Application Envisioning idea
Examples from three knowledge work domains:
(Illustrated above) An architect’s cursor snaps to the edge of a form that she is trying to enclose in her building modeling application. Since she is familiar with the tool’s behaviors, she anticipates the correction and, as a result, spends less time positioning her cursor accurately.
The term “computer” is famously derived from the specialized job that the technology initially replaced — the now extinct profession of manually computing mathematical problems for science, engineering, and business needs. Since that time, developments in computing have only extended this founding notion of offloading well characterized and predictable operations in knowledge work (A4, A5).
A financial trader is booking a deal in his trading application. As he fills in data, the application predicatively defaults subsequent fields, which he then simply tabs through if he agrees with the values that the system has entered.
A scientist selects a different filter for a graph within her analysis application, and the transformed representation of clinical data instantly appears. Without the application’s automation of the graphing operations needed to update this display, the resulting transformation would have taken significant time and effort to manually complete.
Product teams can envision how their interactive applications might augment specific work practices by performing small, useful, and learnable optimizations in the context of users’ actions. To ensure that these small interventions are visible and understandable (E5), computing tools can provide cues to indicate where automations have occurred, as well as how their effects may be removed (C4, D6, H2). Depending on workers’ expectations of control (E6), these granular automations can be the subject of customization choices (C8, K11).
When product teams do not actively consider how small operations in knowledge work could be usefully automated, opportunities to reduce workers’ efforts (D2, D3) and to prevent certain types of errors (C9, G3) can be lost. Depending on their previous experiences with other computing interactions, workers may see the absence of some small automations as annoying oversights in a product’s design (M1).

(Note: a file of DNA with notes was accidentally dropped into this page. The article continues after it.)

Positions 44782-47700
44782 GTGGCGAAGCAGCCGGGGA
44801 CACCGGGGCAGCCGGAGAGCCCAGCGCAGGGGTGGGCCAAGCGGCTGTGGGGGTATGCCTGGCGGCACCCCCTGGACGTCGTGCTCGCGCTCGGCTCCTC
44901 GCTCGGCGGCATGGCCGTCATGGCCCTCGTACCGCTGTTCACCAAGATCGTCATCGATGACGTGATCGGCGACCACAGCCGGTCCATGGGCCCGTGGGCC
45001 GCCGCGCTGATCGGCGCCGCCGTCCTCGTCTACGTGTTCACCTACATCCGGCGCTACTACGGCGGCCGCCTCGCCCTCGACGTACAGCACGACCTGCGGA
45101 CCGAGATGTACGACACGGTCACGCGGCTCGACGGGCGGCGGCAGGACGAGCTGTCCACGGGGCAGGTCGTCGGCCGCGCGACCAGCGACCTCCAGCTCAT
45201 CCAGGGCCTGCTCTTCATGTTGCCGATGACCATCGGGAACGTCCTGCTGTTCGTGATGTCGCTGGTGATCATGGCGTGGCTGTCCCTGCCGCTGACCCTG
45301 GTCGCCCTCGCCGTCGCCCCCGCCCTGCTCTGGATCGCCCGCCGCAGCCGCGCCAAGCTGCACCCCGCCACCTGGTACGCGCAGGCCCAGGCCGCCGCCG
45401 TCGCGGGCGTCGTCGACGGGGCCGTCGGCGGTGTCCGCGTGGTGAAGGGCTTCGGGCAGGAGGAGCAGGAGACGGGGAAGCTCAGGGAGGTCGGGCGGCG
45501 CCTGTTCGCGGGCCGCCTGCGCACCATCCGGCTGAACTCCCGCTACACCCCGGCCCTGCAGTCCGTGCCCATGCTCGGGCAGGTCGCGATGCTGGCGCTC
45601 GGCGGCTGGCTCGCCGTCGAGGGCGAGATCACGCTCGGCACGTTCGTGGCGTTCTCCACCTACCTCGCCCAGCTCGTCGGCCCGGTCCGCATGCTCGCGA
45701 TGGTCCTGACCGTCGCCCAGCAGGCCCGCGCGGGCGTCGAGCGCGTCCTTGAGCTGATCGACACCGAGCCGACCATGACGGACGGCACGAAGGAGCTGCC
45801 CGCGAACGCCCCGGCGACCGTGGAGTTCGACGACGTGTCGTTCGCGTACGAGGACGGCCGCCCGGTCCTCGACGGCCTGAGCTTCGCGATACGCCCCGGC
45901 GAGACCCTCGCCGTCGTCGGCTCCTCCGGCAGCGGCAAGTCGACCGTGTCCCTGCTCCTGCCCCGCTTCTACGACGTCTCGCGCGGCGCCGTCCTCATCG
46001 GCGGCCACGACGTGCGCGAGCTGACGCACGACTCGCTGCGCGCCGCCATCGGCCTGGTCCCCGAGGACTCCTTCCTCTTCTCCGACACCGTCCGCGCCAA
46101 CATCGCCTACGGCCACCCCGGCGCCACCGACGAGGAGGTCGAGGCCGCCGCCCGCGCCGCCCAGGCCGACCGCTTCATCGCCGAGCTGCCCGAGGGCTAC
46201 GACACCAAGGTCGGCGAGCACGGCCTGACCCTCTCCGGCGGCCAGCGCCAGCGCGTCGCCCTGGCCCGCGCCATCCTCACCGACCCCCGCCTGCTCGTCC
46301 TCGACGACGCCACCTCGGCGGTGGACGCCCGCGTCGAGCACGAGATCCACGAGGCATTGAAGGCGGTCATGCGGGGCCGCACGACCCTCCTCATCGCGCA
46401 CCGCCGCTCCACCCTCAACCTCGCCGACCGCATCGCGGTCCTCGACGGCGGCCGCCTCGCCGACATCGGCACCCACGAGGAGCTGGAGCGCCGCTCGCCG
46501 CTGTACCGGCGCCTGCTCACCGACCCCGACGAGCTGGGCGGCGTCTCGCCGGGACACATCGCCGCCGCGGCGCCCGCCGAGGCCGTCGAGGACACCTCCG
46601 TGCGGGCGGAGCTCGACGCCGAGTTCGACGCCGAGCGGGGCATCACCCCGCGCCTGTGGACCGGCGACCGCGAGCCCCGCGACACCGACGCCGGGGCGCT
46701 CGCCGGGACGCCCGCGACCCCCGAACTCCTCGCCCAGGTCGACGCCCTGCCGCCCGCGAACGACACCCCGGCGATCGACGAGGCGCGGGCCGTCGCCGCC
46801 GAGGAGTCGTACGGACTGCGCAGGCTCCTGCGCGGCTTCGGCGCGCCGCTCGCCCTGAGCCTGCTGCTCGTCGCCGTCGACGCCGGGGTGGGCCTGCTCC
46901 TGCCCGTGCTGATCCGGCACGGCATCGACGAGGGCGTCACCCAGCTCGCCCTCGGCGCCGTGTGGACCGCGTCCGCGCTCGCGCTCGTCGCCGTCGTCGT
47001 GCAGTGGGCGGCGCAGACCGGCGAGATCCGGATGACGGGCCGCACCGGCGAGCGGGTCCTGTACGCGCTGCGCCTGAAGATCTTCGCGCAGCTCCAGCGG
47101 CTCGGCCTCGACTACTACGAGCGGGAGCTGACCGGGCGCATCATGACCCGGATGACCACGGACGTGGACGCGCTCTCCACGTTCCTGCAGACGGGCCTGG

Conversely, in many cases, these small automations simply cannot be meaningfully
envisioned due to broad variabilities in targeted work practices (A6, A7, A8). When
misapplied, automation of operations can become a frustrating hindrance to the
experience of directness in computing interactions (D4).
See also: B5, C10, D, E, I, M
Application Envisioning questions:
More specific questions for product teams to consider:
What discrete operations in the work practices that your team is striving to mediate are standard, exacting, and tedious? What do targeted individuals think of these operations?
Where might your team’s sketched functionalities introduce new operations that could also fit the standard, exacting, and tedious description?
Which operations in your concepts for work mediation might be usefully automated under the general goal of reducing users’ efforts?
What larger design and technology trends could influence your team’s ideas about small automations in your computing tool?
What predictive actions, useful suggestions, slight corrections, and refined interface tailoring could your application concepts automatically provide?
How might these automated operations reduce the incidence of predictable errors and corrective interactions? How could the design of these features relate to your products’ larger error prevention and handling approaches?
Could certain small automations benefit from clearly communicated conceptual models, or could some of them provide just as much value if they are typically overlooked?
How might your envisioned automations impact workers’ sense of control?
In what cases might targeted individuals see these automations as unpredictable
or distracting nuisances?
What interaction methods could allow users to recognize and override the effects
of certain automations?
What settings and customization functionality can your team envision to help ensure that automations will operate in accordance with workers’ goals? How
could these settings be clearly and contextually accessed?
Do you have enough information to usefully answer these and other envisioning questions? What additional research, problem space models, and design concepting could valuably inform your team’s application envisioning efforts?
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